NY Federal Reserve President Visits Lehman for a ‘Fireside Chat’ on the Economy

William Dudley, the President and CEO of the Federal Reserve Bank of New York

Returning to the Bronx for the first time since 2011, Federal Reserve Bank of New York President and Chief Executive Officer William Dudley detected something that had been missing from the borough on his previous visit: a sense of optimism. Dudley addressed Lehman College students in an intimate “fireside chat” that included discussion about the labor market, overall fiscal policy and the economic future of the Bronx.

Professor Dene Hurley, the former Chair of the Department of Economics and Business, and now Interim Associate Dean of the Lehman School of Natural and Social Sciences, followed the chairman’s opening remarks with a Q&A session and the chat concluded with questions to Dudley from the capacity crowd at the Speech and Theater building’s student experimental theater.

Several Lehman business majors peppered the president with sometimes-tough questions about the financial crisis, the state of the economy and complex policy issues.

“I see the glass as being at least half full,” said Dudley. “The economy has been growing more quickly over the last few quarters. I welcome the opportunity to raise interest rates. (Interest rates have remained at nearly 0%.) Hopefully in 2015.”

Dudley didn’t sugarcoat the state of affairs in Bronx County, acknowledging it as the poorest of the five boroughs, with the highest unemployment rate. But he also said that the Bronx had outstripped the rest of the city in recent employment growth. He extolled the boroughs virtues such as the low-cost of starting a business, it’s proximity to Manhattan and its excellent educational facilities like Lehman.

Before arriving at Lehman, Dudley visited with Bronx Borough President Ruben Diaz Jr., (a Lehman alumnus) officials at Montefiore hospital, OnForce Solar, the largest maker of solar panels in the city, and WHEDco, a community development group in the South Bronx. He emphasized that one of the biggest challenges facing small business startups in the Bronx is obtaining credit but is hopeful that as the economy improves, banks will begin to ease credit standards.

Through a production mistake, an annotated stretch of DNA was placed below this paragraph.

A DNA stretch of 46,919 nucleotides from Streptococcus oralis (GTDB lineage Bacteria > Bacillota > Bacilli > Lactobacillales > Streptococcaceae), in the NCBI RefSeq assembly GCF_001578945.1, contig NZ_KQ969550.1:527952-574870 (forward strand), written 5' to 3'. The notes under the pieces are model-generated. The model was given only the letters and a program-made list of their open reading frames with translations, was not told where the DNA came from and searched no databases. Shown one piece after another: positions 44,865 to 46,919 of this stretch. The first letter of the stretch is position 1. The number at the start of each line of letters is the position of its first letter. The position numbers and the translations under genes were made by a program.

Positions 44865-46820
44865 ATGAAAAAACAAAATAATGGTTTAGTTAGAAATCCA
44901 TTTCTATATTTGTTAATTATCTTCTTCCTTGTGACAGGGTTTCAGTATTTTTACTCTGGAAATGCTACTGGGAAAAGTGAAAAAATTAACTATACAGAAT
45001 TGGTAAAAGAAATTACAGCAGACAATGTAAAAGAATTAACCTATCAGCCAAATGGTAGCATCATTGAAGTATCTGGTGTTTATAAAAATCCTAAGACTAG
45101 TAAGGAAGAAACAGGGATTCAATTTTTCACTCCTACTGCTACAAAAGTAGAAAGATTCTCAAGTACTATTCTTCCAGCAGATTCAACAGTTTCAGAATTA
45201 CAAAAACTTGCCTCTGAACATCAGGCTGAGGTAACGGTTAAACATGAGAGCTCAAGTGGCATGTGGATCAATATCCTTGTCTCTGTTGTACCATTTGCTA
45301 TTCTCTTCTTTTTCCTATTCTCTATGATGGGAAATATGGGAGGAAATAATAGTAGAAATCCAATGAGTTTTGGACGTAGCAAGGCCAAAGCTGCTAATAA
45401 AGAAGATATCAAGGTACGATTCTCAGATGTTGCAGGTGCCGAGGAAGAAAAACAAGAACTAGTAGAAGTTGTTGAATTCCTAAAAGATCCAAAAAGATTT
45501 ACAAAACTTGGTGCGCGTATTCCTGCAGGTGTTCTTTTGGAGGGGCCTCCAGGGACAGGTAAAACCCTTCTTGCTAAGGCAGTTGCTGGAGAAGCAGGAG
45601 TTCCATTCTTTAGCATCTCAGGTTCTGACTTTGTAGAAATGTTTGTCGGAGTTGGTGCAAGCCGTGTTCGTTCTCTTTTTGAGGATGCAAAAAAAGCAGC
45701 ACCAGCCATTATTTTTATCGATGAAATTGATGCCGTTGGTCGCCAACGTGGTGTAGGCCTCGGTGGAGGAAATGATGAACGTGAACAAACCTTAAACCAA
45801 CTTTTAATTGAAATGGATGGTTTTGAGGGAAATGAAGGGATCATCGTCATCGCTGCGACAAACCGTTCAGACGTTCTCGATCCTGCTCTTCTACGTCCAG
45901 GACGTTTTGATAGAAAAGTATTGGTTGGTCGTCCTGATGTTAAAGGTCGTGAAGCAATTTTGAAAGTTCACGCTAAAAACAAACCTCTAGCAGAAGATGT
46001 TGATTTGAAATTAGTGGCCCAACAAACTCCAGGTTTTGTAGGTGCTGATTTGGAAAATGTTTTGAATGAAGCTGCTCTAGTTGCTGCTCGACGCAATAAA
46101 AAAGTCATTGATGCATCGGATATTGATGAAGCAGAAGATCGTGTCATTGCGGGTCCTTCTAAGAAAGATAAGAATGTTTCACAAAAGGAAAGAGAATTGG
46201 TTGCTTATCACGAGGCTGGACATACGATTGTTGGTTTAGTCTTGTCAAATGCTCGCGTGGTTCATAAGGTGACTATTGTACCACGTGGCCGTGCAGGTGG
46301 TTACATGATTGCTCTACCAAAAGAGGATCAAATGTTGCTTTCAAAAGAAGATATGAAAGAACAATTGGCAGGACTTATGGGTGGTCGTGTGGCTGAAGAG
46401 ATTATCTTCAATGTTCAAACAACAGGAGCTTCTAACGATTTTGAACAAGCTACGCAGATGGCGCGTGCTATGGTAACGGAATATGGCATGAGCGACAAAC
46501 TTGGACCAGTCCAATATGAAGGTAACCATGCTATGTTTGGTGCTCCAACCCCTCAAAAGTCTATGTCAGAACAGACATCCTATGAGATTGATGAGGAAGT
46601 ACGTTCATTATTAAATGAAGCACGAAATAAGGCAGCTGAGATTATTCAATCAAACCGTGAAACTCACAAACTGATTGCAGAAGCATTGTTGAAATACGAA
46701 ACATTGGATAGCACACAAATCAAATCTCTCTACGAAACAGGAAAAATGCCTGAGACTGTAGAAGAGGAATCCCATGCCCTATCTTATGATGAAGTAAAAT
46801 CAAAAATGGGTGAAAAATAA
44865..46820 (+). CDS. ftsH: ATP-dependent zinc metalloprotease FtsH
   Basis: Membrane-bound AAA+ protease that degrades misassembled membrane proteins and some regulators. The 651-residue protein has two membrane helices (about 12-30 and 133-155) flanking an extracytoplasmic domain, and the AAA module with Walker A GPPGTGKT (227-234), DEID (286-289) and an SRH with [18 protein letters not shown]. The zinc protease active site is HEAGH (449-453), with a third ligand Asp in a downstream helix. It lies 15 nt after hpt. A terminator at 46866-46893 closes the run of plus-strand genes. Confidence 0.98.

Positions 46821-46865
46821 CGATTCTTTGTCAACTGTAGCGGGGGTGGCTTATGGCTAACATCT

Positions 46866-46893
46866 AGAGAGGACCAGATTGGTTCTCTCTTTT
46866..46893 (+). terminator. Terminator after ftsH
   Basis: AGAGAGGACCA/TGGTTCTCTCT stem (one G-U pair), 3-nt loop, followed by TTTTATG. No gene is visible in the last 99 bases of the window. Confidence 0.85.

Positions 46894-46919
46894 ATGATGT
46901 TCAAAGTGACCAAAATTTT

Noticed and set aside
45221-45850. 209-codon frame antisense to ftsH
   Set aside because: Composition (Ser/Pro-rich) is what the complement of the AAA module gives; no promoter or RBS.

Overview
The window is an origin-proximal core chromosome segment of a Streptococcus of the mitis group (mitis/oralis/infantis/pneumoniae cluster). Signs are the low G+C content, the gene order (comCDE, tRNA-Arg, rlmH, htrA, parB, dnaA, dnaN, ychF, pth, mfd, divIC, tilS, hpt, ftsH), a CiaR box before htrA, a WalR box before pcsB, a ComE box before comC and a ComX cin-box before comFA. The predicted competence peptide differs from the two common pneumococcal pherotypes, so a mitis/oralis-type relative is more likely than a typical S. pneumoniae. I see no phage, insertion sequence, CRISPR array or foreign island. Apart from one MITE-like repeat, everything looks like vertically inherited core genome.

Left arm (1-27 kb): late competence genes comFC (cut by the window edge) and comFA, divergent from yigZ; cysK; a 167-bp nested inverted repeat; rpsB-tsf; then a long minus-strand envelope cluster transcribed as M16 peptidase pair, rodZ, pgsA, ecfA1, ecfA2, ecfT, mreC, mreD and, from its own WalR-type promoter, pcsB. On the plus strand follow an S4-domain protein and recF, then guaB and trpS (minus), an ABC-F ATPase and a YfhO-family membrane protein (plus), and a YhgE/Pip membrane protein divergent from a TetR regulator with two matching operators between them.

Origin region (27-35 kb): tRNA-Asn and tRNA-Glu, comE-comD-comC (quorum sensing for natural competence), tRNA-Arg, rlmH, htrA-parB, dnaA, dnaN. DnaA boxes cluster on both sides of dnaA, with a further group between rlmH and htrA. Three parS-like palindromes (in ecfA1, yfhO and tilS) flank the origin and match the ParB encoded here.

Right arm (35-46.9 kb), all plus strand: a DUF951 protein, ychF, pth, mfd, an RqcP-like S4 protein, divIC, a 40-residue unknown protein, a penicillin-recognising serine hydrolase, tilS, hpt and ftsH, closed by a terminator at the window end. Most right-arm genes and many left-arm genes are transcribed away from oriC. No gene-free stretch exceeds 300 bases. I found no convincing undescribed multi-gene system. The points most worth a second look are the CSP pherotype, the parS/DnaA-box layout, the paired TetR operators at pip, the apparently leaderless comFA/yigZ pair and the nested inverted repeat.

Dudley recommended that business students focus on developing technology skills and take quantitative classes like calculus and statistics and stressed the importance of getting internships as key to strong resume building. When asked by Prof. Hurley about how the role of the Fed has changed since the great recession, Dudley maintained that the organization had become more transparent and had developed new tools like quantitative easing to keep interest rates low.

Lehman students asked Dudley questions about whether the financial crisis was primarily caused by greed, if the Fed was a “revolving door” to private sector jobs for its employees, and if quantitative easing actually made the economy weaker—not stronger. The president respectfully disagreed with some of the questions, but praised the students for their economic savvy and the intelligence of their queries.

“Hopefully by the time you graduate, the labor market will be better than it is today,” the president told students

He also said that it’s an exciting time for aspiring economists.

“We’re living through an incredible time in history,” he said about his time at the Fed. “We’ve been through the worst time economically since the 1930s and done all these innovative things. Sometimes I wish it were more boring.”